Home Electrical Engineering Forum General Discussion Select the right size of emergency generator

This topic contains 3 replies, has 0 voices, and was last updated by  Juan J.Isdray 6 years, 1 month ago.

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  • #10886

    How to select the right size of emergency diesel generator of 3 ph 480 V 60 HZ considering plus 10% for future load considering motor starting current and voltage drop about 15% during nomal operation

    Bye

    #13004

    From the information you have given, you are obviously talking about an industrial type of device.  Consequently you will need to consider other things such as an automatic cross over switch and other items.

    The units of measure will generally be in KVA.  Note that the K means “thousands”, the V stands for voltage which you have specified, and the A stands for current in Amps.  If you already know what devices must have power, they will likely be part or all of a substation near your switch gear (breakers, etc.).  Frequently you can observe the typical current being used at that point.  Understand, however, that many of the devices, lights, and more, may not be in use at the time of your observation.

    In order to leave a little room for the unexpected, you need to consider the maximum current needed at any point right now, add 10% for future growth and make sure that figure does not exceed 80% of your generator.  If you run above 80% of the full load power, you will generally wear out the generator before it should be.  Remember that some loads require a momentary higher than normal current to start up.  That has to come from somewhere!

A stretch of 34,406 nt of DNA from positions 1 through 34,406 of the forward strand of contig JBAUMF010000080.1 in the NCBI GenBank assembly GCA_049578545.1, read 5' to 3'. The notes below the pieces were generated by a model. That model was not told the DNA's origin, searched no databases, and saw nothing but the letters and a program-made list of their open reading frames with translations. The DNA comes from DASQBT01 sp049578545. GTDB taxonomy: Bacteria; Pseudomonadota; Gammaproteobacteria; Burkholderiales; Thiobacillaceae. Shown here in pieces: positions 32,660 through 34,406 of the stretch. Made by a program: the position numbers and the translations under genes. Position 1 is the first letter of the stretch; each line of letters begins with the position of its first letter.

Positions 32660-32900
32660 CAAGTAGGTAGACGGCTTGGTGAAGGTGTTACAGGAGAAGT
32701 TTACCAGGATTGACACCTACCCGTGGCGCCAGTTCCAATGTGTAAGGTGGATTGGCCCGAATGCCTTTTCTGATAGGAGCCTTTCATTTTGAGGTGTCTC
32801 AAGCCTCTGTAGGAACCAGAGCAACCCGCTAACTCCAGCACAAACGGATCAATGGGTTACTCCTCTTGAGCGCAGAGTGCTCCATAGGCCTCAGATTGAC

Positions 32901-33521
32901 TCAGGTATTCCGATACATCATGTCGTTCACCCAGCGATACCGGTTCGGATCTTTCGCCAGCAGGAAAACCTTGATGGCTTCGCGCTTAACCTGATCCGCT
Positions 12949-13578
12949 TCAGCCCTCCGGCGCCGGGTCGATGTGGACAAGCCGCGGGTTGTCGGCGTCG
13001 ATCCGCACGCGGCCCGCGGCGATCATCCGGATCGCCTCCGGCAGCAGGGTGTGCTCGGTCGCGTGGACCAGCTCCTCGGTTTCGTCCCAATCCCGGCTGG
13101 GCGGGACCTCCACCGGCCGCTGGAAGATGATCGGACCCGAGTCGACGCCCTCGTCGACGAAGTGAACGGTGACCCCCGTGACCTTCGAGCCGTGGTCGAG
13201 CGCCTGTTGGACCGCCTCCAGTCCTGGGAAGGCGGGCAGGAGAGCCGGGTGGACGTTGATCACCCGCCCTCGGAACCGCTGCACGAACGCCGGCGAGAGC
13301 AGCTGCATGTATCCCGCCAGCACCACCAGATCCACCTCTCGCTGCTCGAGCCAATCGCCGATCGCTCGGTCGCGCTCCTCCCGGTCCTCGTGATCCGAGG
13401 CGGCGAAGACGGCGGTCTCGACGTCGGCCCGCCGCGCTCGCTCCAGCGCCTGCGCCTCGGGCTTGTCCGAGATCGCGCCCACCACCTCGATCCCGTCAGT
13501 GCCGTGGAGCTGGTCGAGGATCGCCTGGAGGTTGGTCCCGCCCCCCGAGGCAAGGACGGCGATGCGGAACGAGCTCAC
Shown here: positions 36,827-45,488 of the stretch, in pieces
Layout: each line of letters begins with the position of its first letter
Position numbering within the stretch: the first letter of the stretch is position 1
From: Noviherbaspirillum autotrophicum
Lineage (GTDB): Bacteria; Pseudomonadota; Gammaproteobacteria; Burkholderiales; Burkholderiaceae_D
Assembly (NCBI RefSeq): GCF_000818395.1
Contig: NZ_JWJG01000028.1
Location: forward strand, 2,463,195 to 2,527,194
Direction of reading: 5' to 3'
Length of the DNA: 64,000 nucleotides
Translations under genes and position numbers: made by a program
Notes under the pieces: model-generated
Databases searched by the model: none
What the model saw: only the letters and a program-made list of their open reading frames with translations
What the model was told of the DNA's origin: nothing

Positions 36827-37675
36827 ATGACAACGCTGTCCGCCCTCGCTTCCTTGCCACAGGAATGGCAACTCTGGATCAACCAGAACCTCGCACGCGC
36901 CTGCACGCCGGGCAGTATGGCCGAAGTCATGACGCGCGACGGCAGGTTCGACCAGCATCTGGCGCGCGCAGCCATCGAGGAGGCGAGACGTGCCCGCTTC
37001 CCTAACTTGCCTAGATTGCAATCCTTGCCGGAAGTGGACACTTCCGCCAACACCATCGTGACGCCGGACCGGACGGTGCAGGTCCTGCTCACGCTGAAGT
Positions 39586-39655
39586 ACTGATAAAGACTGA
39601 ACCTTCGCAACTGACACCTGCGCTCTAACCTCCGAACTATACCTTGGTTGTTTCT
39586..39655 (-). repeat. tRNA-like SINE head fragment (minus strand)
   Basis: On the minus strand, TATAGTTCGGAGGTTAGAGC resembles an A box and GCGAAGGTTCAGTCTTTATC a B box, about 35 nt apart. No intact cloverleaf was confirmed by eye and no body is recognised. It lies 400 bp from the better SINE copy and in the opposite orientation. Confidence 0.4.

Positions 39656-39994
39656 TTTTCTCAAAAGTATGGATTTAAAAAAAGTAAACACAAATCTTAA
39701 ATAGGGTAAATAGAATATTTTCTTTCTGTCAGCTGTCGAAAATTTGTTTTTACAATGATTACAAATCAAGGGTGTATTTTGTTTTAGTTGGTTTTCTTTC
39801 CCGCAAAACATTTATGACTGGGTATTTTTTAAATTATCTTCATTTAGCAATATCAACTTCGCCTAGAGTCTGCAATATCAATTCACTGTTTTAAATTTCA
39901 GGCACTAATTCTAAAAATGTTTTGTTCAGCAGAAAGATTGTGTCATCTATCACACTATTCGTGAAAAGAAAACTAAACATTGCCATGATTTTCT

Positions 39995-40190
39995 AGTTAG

NYOJ

    #13007

    Smithy
    Member

    As NYOJ says make sure that you account for transient loads such as starting currents, particularly if you have one or more loads which consttitute a significant proportion of the generator capacity.

    Another point to consider is harmonic current. Today, installations often include many non linear loads such as Variable Speed Drives, switched mode power supplies etc. These all produce harmonic currents. You will need to measure, or make an assessment of, the harmonic current content in the system and advise the generator supplier of this as he may need to make an allowance for the additional heating these will cause in the generator.

    Smithy

    #13020

    Anonymous

    I agree with your both comments Smithy and NYOJ referred to not exceed the 80% of the EDG size and the other about to take into account the non-lineal load notifying  the suppliers.

    Thank a lot

    Isdray

    Bye

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